Monday, January 24, 2022

ACHAP future uncertain as Merck Foundation donor taps run dry

The African Comprehensive HIV/AIDS Partnerships (ACHAP) is on a period of resource mobilization as its main international donor’s taps run dry.

The Merck Foundation, which committed $30 million in 2011 to support ACHAP Botswana over five years, announced it will not be committing funds to the NGO after the end of this year. This was confirmed by the ACHAP chief executive officer, Dr. Jerome Mafeni on Monday.

This notwithstanding, the government has not immediately committed funds to allow the organization to continue with its existing programme. The end of donor funding may have far reaching implications not limited to ACHAP but the country’s readiness to roll out ARV and other HIV targeted interventions without the assistance of donor funds.

┬á“There is no firm commitment from the government in terms of funding. As you are aware this is an election year and many decisions will be deferred to next year. The biggest issue we have here is the Safe Male Circumcision project. The government made it clear it would not be in a position to absorb the Safe Male Circumcision staff.┬á We will be stopping the project at the end of August unless we receive funding before that,” said The CEO.

The Ministry of Health was not readily available to respond to The Telegraph enquiries on what sort of intervention can be expected from the government on the obtaining situation.

While the ACHAP CEO has not denied looming job cuts, he was optimistic his organization would receive funding from the Global Fund.

He revealed staff contracts are coming to an end by the end of August and can only be reviewed if there is immediate funding other than that which was made available by the Merck Foundation.

“ACHAP structured all its activities based on funding by the Merck Foundation. So at the moment we are mobilizing new resources. We have had consultations with staff and we are lucky that the staff did not panic,” said Mafeni without disclosing how many staff will be laid off. Having said that Mafeni was still optimistic that ACHAP would receive funding from the Global Fund – the sting in the tail being when such funding will come forthwith.

Anxiety prevails among some 150 staff members at ACHAP as the Non Governmental Organization (NGO) changes its operational model from that of a project office into a business entity which will result in right sizing.

How does ACHAP seek to generate income as a business entity?

“Management fees for safe male circumcision would be one way of generating income. ┬áWe would have training programmes where government and the corporate sector pay for our in-house expertise,” said Mafeni.

The Merck Foundation funding to ACHAP was expected to, among others, enable the NGO to build on its progress by positioning it as a successful country-led public-private partnership model, systematically transitioning the support of the ARV treatment program to the government of Botswana and supporting the scale up of safe male circumcision among HIV-negative males aged 15ÔÇô29 years. ┬á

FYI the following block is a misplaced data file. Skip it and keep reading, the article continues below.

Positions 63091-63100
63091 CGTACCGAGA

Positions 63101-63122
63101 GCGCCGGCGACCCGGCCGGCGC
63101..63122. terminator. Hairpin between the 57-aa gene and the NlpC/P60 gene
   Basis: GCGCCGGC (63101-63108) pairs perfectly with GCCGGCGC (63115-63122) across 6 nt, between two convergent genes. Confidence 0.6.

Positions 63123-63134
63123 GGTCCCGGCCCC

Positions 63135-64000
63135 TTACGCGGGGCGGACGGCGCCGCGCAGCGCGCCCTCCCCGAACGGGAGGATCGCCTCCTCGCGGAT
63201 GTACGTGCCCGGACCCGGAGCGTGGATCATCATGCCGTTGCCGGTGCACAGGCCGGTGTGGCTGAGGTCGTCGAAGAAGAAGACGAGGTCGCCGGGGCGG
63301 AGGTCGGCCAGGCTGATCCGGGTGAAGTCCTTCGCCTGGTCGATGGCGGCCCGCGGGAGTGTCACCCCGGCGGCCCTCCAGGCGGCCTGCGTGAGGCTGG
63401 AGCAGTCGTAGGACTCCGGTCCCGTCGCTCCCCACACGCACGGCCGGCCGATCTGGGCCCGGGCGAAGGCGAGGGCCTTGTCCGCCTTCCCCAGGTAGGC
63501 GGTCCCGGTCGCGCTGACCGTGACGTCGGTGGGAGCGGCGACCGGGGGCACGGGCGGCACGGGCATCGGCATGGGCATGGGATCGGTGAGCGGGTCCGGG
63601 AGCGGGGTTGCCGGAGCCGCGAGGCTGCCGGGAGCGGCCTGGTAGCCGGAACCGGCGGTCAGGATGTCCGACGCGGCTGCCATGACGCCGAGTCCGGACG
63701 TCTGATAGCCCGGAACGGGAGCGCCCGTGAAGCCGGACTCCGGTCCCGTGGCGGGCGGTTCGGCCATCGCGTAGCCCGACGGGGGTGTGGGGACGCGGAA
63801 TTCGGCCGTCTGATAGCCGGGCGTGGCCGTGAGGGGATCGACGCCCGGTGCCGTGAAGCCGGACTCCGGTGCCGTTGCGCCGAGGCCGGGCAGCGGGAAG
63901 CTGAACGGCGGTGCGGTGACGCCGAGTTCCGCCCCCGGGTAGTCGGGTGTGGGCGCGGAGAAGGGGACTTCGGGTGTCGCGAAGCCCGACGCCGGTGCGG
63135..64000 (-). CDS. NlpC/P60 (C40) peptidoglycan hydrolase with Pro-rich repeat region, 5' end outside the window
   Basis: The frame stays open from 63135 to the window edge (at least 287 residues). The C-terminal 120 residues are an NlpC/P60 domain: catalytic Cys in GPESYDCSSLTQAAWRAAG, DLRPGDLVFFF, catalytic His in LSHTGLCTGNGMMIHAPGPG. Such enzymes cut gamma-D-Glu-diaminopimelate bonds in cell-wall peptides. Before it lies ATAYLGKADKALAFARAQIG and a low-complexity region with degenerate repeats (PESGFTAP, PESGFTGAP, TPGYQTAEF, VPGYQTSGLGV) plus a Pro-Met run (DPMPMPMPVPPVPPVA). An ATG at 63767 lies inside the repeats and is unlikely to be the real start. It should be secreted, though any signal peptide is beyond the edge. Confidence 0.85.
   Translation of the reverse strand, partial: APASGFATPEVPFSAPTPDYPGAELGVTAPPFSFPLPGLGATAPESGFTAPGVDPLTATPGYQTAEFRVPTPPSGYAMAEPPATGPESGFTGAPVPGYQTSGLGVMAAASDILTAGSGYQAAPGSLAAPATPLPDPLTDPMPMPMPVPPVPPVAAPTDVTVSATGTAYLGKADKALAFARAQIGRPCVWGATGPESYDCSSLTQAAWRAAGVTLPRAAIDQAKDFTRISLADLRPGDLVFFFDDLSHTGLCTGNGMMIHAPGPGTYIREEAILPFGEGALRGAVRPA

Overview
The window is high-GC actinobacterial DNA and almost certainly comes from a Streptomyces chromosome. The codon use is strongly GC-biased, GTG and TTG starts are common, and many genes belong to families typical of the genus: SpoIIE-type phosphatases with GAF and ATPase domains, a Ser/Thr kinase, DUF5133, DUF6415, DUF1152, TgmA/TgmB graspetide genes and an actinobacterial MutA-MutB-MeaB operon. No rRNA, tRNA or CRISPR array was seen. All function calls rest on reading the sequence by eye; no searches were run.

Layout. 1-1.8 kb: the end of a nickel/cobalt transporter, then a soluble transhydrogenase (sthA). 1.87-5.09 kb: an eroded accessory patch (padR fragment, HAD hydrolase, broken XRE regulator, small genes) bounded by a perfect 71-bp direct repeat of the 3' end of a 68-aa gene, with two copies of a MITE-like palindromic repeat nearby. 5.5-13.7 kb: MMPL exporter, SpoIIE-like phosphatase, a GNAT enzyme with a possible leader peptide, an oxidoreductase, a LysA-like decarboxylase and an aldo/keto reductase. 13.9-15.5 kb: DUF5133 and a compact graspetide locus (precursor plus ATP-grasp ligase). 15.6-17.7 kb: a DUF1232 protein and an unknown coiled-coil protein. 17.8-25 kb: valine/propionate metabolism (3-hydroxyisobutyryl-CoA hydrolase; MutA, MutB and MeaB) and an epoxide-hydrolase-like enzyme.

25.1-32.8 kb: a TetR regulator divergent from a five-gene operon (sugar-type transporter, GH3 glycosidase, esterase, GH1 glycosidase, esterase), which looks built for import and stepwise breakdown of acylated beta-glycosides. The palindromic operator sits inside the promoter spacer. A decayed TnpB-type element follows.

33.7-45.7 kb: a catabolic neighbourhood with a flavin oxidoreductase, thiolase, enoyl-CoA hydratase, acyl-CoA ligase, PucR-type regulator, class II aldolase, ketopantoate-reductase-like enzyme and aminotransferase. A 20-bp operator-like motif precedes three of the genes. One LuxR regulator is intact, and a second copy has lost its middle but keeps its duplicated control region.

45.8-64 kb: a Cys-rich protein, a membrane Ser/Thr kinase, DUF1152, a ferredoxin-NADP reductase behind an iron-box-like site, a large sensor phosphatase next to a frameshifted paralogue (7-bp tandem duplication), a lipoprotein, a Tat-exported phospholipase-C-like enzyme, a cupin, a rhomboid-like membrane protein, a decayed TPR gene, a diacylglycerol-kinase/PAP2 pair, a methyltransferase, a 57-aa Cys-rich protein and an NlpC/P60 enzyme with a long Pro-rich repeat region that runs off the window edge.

It was also expected to assist in strengthening the National Tuberculosis (TB) Program in order to improve access to and utilization of integrated TB and HIV services in 2014.

The Merck Foundation and the Gates Foundation established ACHAP with a $106.5 million in donor money 14 years ago. Merck agreed to donate its antiretroviral (ARV) medicines STOCRIN┬« (efavirenz) and CRIXIVAN┬« (indinavir sulfate) to Botswana’s national ARV treatment program for the duration of the partnership. In November 2008, Merck expanded its donations to include ATRIPLA┬« (efavirenz 600mg/emtricitabine 200mg, tenofovir disoproxil fumarate 300 mg) and ISENTRESS┬« (raltegravir).

The Merck Foundation says while much progress has been made in Botswana, particularly in the areas of HIV treatment and the expansion of HIV counseling and testing services, much still needs to be done as part of a comprehensive, sustainable and successful response to the AIDS pandemic in the country.

It is widely recognized that if Botswana is to get ahead of the HIV/AIDS epidemic, the focus must be on prevention. To this end, priorities for ACHAP have included the scaling-up of prevention efforts, addressing the needs of HIV patients co-infected with TB, improving the cost effectiveness of the Masa antiretroviral treatment program, and strengthening the capacity of local organizations to carry out a sustainable national response. The ultimate goal being for the efforts and programs ACHAP supports to become either self-sustaining or integrated into the efforts led by the government of Botswana.

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